Interior minister Gérald Darmanin announced on Tuesday that 100,000 police and gendarmes would be on duty across the country on New Year's Eve to enforce the 8pm-6am curfew and ban on gatherings in public places.
“The priority in the next few days must be to fight against unauthorised public gatherings and the phenomenon of urban violence,” Darmanin wrote in a message to local authorities on December 28th. He said efforts should be concentrated “in city centres and sensitive neighbourhood areas.”
The number of officers is actually the same as last year, when they were deployed during the New Year’s Eve celebrations which are often marked by outbreaks of vandalism, particularly the strange tradition of burning cars.
Darmanin also asked police chiefs to impose “orders prohibiting the sale of fuel or alcohol in transportable containers, wherever possible”.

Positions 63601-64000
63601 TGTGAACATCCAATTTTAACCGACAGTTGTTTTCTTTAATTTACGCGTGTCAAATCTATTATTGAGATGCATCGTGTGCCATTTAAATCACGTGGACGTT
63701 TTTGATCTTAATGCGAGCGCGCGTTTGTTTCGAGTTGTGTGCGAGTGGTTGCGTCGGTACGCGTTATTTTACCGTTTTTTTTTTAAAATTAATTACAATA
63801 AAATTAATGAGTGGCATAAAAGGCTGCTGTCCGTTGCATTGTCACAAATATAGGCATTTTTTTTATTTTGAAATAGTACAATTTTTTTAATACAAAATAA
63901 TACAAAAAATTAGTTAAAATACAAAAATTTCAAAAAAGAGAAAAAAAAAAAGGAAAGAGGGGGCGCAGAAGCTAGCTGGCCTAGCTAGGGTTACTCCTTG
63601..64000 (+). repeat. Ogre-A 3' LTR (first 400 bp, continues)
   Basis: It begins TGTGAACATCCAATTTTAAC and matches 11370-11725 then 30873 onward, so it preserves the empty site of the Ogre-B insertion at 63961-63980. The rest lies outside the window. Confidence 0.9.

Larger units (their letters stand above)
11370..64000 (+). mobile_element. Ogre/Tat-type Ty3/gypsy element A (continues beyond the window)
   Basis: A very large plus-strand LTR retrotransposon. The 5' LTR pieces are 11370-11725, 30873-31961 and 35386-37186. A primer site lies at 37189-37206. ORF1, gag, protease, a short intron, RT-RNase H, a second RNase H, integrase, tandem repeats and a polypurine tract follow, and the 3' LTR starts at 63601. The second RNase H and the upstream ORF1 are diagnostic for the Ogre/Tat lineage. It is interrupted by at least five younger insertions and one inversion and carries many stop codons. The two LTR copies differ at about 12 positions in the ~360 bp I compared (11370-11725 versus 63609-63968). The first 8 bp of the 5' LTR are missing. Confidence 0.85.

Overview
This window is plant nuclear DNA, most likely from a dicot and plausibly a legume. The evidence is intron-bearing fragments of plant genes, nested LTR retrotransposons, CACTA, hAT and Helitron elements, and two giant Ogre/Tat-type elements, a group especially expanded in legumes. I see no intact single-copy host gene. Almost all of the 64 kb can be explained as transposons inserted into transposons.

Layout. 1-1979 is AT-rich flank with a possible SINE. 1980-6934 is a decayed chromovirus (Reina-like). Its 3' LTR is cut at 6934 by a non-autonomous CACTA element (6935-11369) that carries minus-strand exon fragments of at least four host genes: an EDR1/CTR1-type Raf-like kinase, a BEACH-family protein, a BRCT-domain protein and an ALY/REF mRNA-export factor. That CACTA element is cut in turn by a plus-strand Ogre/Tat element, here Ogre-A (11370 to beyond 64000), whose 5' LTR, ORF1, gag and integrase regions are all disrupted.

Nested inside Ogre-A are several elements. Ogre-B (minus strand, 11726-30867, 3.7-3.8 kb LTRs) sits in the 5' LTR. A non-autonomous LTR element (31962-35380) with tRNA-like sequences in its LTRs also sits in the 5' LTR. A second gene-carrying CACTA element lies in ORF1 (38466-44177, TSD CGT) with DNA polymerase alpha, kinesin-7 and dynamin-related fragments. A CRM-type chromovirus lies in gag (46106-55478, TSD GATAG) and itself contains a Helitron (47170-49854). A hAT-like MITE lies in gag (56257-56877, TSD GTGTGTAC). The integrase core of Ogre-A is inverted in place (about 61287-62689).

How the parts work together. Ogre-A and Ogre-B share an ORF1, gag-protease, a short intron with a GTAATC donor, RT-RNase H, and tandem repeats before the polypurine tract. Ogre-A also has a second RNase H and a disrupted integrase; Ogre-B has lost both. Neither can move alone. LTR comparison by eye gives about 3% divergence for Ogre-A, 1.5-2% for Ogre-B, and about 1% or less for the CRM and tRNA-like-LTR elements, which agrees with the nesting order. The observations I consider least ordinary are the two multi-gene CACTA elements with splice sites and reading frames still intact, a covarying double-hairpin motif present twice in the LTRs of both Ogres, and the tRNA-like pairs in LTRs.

The past few years have seen a rise in the number of cars torched on New Year's Eve, with last year setting a new record of 1,457 vehicles burned across the country. That’s a 13 percent increase from the 1,031 cars burned in 2018. While in 2017, 935 cars were burned.
Cars are often set ablaze whenever there is an outbreak of social disorder, as seen in the 2005 riots when hundreds of vehicles were torched.
But setting cars on fire on the last night of the year has become something of a tradition in France, a custom that started in the 1990s in the poorer neighbourhoods of big cities.
Authorities have previously refrained from reporting the number of torched cars on New Year’s Eve after it was discovered that it was fuelling competition between gangs.